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Fine and Performing Arts Academy:

Honing child skills

Furthering one's skills and making use of it to provide a service to children to uncover their talents is remarkable. The Studio of Fine and Performing Arts Academy Director Shyama Perera conducts a school for children in piano, electronic organ, guitar and art.

Shyama Perera

Her interest in the academy and the manner it offers lessons has made its popularity grow and increase the number of students enrolling. The academy gives the child the opportunity to explore their talents under the theme "a child's imagination knows no boundaries".

She was interviewed by Daily News Business.

Q. What is the type of your business and how did you set about it?

A. I studied the piano from a very early age under the expert guidance of Mrs Mary Billimoria and completed my Licentiate in piano. It was much later that I started learning the electronic organ when I was in Brunei (island of Borneo).

I went ahead with some training and then I was asked to teach in schools by my employer.

In the early 80's when I returned to Sri Lanka I worked in a private company that had just received their first shipment of electronic organs. I also started sitting for London examinations on the Electronic Organ and completed my Licentiate in Guildhall school of music and drama having passed with honours.

I also completed the fellowship in Trinity College of Music. I also performed in many charity concerts in Sri Lanka and also performed at the national theatre in Singapore. Having qualified in both Piano and Organ I was able to open the Studio.

At the moment we teach piano, electronic organ, drums, painting and speech and drama. My daughter Swasha is also a director of the studio and its operation is seen to by both of us.

Q. How did you balance family life and business?

A. It is time management. I really don't regret working from the time I left school as I feel I have devoted a lot of my time to my two children.

My family has been very supportive at all times and I share quality time with them. I work only in the afternoons as that is the time the students come after school and I attend to all household chores in the mornings.

Q. What were your achievements in business and family?

A. I think I am correct to say in my chosen field my academy is the largest single institution. We also in addition every year have prize winners in both London College of Music, London and Trinity Guild, London.

We have over the last 20 years held many charity concerts giving an opportunity to our students to gain confidence and giving them the ability to perform.

Where my family is concerned I have done my best and supported my husband in every way. My two children have done well and are employed.

They both have been guided by us to be good human beings.

Q. What are the challenges you faced?

A. When it comes to teaching the challenges I would think would be the responsibilities you take to teach.

It's teaching and also making sure the students are all ready to sit for their respective examinations. Teaching is a commitment. Preparing for examinations is very challenging. I have produced many Diploma holders and I take that as a challenge.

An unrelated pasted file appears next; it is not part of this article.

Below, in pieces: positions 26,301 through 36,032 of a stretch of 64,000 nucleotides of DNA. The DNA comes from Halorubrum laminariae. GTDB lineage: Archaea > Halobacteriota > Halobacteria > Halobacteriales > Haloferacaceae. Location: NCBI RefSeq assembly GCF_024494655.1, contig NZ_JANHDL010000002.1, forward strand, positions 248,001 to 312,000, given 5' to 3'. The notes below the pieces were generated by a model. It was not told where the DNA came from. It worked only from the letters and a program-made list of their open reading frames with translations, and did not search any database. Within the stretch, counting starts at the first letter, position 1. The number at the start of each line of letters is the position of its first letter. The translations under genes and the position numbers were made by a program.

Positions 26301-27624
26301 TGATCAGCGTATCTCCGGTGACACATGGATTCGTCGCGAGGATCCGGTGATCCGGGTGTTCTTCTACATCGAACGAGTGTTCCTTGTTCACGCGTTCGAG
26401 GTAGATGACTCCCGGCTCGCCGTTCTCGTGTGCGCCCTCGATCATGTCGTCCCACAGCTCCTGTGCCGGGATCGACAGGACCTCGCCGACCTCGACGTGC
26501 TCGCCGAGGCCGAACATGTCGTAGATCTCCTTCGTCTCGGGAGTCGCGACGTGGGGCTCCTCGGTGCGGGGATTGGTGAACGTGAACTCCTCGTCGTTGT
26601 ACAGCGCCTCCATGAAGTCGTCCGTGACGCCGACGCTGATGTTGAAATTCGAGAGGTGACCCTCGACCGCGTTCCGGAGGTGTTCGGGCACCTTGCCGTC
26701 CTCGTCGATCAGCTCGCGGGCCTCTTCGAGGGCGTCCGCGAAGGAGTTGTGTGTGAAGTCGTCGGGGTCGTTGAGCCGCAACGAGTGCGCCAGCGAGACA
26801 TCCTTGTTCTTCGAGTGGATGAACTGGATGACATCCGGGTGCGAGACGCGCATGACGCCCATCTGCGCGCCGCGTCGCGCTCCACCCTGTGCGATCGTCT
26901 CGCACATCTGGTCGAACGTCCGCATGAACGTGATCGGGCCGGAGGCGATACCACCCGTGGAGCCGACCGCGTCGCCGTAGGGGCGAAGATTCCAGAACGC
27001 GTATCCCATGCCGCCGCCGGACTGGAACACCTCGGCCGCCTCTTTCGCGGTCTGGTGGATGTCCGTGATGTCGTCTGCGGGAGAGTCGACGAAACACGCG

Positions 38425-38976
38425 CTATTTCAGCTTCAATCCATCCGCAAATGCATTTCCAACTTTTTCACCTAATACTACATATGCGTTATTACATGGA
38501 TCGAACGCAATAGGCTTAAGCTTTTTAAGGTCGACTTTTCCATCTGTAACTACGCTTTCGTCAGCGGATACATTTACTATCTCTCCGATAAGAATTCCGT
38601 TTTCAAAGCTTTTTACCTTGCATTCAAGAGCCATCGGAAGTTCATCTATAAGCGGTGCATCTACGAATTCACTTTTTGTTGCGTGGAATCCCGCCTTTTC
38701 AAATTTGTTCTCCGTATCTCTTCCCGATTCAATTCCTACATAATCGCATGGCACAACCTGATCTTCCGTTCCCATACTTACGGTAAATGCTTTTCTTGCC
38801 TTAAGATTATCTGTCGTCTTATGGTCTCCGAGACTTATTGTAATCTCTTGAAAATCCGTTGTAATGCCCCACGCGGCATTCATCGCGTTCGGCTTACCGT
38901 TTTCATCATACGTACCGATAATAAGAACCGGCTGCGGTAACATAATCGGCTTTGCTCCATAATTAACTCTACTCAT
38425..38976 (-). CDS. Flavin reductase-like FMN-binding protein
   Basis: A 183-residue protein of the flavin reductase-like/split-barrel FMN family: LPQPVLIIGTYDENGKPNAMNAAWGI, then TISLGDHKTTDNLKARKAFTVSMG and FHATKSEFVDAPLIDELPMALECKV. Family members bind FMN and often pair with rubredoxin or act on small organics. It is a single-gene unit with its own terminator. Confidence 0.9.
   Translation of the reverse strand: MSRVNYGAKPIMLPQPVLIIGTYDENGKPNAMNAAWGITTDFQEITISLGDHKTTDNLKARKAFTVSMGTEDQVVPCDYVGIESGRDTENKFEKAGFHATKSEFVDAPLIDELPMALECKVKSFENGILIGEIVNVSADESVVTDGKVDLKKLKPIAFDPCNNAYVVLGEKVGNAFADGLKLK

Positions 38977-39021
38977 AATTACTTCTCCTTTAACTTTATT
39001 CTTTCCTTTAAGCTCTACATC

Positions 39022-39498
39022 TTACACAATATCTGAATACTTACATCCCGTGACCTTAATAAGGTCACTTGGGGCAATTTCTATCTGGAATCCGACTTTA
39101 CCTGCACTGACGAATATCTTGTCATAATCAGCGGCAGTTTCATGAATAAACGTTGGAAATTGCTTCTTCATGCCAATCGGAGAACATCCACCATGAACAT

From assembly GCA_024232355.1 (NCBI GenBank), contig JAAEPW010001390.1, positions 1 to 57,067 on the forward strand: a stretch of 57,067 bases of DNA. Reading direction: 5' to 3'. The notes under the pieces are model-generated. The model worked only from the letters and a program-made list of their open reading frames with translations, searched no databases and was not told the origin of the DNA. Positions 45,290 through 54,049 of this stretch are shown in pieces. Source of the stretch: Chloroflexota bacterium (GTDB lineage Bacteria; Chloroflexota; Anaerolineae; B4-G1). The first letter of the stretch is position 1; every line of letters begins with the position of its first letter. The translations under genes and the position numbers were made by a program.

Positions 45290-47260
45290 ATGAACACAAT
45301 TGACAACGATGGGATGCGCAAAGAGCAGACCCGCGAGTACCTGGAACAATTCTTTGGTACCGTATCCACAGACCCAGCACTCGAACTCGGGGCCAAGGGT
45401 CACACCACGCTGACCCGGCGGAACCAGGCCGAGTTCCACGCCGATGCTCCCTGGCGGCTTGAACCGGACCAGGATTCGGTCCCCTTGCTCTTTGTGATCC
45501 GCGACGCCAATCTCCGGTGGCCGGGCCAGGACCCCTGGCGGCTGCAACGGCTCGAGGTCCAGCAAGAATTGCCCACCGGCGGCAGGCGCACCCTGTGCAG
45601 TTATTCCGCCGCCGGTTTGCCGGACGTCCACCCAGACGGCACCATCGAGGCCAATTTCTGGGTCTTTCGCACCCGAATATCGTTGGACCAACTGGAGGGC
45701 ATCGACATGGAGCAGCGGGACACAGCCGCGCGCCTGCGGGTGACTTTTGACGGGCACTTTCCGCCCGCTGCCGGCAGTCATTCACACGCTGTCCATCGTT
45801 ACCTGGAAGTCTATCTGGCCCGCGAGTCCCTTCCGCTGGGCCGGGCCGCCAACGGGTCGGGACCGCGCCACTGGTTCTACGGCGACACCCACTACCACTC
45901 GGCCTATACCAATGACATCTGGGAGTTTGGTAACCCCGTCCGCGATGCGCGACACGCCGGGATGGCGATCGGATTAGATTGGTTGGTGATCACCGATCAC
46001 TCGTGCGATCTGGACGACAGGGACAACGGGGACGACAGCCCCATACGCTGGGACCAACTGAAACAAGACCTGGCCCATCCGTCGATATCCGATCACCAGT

Q. What is your advice to women in business?

A. We have to know the subject we are doing. Be precise, stay in control and take pride in what you do. Teachers must always think from the point of view of the student, have patience, and be kind. One must be passionate in what you do and achieve your goals to the fullest.

The children at the academy. Pictures by Saliya Rupasinghe

Q. What are your goals?

A. Although I am confident of my teaching abilities I think it's more teaching and guiding my staff for them to be good teachers too as the school has now grown. I now realize the importance of training others so that while the Academy is going on the standard of teaching is not anyway compromised. It is my goal to make my teachers the best when it comes to delivering the service.

Q. As a woman was it an advantage to be in business?

A. Well, where teaching is concerned I think females are at an advantage. This is something one can do even with a family rather than an office job. A teacher's time is more flexible when you especially teach extra curricular activities.

Q. What is your contribution to society?

A. I have been a charter member of Zonta Club 2 of Colombo. I have been involved in many charity projects to empower women.

Since teaching is my forte I teach music and movement to differently-abled children. I find it very rewarding teaching them.

I am also the immediate past president of the Past Pupils Association of Bishop's College.

I am also in the Board of Governors for Women in Need. It's an NGO providing for the cause elimination of all forms of violence against women and providing services such as counselling, legal services, shelter and other services required by victims of violence.

These services will enable a better future for many suffering women and also a smile on their faces.



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